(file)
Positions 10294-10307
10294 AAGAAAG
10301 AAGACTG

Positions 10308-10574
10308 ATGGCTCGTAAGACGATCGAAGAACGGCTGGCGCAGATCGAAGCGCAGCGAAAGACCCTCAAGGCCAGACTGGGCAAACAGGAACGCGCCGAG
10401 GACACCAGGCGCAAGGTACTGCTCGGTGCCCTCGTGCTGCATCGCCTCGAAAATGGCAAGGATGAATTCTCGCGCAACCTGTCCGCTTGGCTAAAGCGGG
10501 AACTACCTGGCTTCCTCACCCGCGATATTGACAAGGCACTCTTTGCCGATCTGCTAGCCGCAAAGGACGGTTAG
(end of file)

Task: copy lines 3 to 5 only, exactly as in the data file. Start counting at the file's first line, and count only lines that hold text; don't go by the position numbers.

10301 AAGACTG

Positions 10308-10574
10308 ATGGCTCGTAAGACGATCGAAGAACGGCTGGCGCAGATCGAAGCGCAGCGAAAGACCCTCAAGGCCAGACTGGGCAAACAGGAACGCGCCGAG